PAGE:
French braids

I’ve had some really bruising and hurtful encounters this week. Reflecting on them, they feel very connected, to me, to being a woman and a feminist, and navigating a profoundly misogynistic world. It’s compounded by being a mother and a feminist. It goes beyond the invisible labour I perform and am expected to perform, the gender roles I am expected (and expect myself) to adhere to, beyond pink and blue toys, beyond the gender pay gap. It goes deep into how we construct motherhood, the constraints we place on the role, the way we glorify it and fetishise it and punish those who do not make the grade.I make no apologies for being intelligent, educated, ambitious, career driven, and finding meaning and happiness in work. And that’s all palatable, up to a certain point. But if I were to say- I enjoy work more than I enjoy parenting, and get more out of it- that feels less OK. What’s missing is the caveat, ‘I love my children’. I refuse to give you that caveat. Why should I? How dare you ask for it.

I’m nearly 40 and I don’t want to learn how to do a French braid. I want my girls to be fierce, to question things, to be hungry, to fight, to achieve, to be. I want them to be wild, I want them to be civilised, I want them to be tender, I want them to be angry. I don’t care about neat and tidy. I don’t want them to be writing this one day.

Where is the space to query motherhood outside of the academy, outside of my niche radical circles? When the boots hit the ground, my clever theories about the construction of motherhood are tossed aside, as I wilt in your gaze. I only aspire to good enough parenting, and even there I fail, sometimes, often. I cannot be the mother you want me to be, and the woman I want to be. There is no space. I have all the words, so many words, but you cannot hear them.

4 thoughts on “French braids

  1. Akiko, you bring me awe. You are more than enough. Your children will become themselves. Your dreams and their dreams will dance. Your work, their work, your creativity, their creativity….I await with grateful anticipation.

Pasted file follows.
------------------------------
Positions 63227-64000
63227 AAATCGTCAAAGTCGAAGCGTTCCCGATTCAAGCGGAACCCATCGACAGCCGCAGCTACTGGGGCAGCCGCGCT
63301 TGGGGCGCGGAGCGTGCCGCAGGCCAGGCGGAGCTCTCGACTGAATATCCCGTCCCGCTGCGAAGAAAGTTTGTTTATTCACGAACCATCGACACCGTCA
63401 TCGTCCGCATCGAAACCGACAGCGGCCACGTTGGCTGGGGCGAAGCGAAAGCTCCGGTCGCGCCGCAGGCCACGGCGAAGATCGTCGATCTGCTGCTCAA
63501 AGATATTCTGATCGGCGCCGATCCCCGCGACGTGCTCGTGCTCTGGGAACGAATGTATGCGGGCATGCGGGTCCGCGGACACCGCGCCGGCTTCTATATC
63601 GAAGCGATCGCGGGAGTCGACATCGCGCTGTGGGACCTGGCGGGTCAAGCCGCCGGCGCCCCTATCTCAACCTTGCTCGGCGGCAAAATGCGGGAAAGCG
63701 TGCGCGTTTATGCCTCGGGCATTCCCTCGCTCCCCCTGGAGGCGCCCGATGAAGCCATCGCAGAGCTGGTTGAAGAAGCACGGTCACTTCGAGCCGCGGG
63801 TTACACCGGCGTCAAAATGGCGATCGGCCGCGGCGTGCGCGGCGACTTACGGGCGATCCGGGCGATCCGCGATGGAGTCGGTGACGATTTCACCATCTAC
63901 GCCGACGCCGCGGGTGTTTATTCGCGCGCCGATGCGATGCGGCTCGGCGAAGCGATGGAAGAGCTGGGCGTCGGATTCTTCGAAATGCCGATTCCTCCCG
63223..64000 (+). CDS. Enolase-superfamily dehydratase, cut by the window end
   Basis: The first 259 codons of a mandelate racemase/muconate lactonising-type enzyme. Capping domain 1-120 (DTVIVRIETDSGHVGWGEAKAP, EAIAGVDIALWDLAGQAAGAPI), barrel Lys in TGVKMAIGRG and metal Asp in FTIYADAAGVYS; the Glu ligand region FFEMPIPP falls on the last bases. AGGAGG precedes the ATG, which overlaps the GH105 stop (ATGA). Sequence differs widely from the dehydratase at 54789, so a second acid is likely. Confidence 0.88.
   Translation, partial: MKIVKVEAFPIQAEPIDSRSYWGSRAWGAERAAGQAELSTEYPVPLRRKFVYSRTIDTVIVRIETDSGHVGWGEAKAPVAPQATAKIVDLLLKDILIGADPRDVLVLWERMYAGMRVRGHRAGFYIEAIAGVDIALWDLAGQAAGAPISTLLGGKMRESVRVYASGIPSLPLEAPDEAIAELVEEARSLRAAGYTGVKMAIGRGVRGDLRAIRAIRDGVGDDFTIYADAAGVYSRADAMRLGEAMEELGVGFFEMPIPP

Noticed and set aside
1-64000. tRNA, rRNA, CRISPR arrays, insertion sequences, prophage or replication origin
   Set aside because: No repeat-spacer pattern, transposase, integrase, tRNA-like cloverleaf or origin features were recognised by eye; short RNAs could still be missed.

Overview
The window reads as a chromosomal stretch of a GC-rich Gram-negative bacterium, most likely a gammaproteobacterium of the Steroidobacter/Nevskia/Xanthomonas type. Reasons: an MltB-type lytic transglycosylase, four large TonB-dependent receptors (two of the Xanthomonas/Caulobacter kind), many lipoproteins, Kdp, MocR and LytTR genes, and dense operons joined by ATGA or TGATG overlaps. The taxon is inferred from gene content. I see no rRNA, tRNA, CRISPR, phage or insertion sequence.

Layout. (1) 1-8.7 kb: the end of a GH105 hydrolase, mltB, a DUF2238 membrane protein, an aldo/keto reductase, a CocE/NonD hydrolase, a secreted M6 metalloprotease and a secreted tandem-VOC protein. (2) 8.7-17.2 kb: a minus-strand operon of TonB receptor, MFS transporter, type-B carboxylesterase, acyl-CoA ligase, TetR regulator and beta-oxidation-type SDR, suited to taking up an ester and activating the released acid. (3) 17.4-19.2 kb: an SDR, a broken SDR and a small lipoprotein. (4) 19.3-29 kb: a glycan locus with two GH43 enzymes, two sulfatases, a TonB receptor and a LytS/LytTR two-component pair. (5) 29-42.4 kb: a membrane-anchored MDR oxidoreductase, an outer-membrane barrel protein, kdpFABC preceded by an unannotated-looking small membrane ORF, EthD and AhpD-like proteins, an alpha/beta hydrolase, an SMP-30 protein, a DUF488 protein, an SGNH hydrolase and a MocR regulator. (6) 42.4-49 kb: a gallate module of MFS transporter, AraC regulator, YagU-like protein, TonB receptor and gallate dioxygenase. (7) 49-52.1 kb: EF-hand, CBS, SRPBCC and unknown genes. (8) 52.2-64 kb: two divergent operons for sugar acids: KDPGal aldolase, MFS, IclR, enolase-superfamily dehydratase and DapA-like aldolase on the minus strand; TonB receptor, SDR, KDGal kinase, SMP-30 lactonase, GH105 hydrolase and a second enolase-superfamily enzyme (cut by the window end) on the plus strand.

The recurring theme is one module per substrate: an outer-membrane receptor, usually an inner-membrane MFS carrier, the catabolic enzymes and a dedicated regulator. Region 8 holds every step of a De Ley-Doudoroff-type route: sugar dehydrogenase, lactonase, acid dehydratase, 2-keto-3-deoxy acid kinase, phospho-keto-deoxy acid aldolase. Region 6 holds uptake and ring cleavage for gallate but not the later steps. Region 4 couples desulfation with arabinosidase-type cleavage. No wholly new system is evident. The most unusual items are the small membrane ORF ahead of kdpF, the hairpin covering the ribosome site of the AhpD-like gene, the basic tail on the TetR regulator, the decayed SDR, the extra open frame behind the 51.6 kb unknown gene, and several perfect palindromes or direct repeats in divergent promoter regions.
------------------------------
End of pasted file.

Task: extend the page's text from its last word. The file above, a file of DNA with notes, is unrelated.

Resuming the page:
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  2. Akiko, you bring me awe. You are more than enough. Your children will become themselves. Your dreams and their dreams will dance. Your work, their work, your creativity, their creativity….I await with grateful anticipation.

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  3. Akiko, you are unique and magnificent. Do not tear yourself apart over a false dichotomy. You are the woman you are, the mother you are, you are – in the familiar but perhaps inappropriate phrase – one and indivisible. Your children will be perfectly capable of following your excellent example, and will love you the more for your determination to be yourself, true to your convictions, and always true to those you love. This is pretty good parenting by any standards.

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  4. Thanks !

    I need to read again, but two thoughts :

    1. ‘Parenting’ (as a word – parenting classes, etc.) is at least as bad a word as ‘motherhood’ : when social workers, etc., are patronizing in a meeting (as someone referred to on Twitter this week) by putting the ‘mum’ label on, say, a woman called Jo, and framing utterances such as ‘Mum [meaning Jo] perhaps could consider…’.

    2. We do not taint either of the words ‘fatherhood’ or ‘childhood’ with the responsibilities, etc., that you mention : we ask Alex Baldwin (is he a father ?), ‘How do you find fatherhood / being a father at the age of ??’, but is he meant to say much ? Or does a child, by being born, expressly (if not de facto, for some parents) agree to be or do certain things ?

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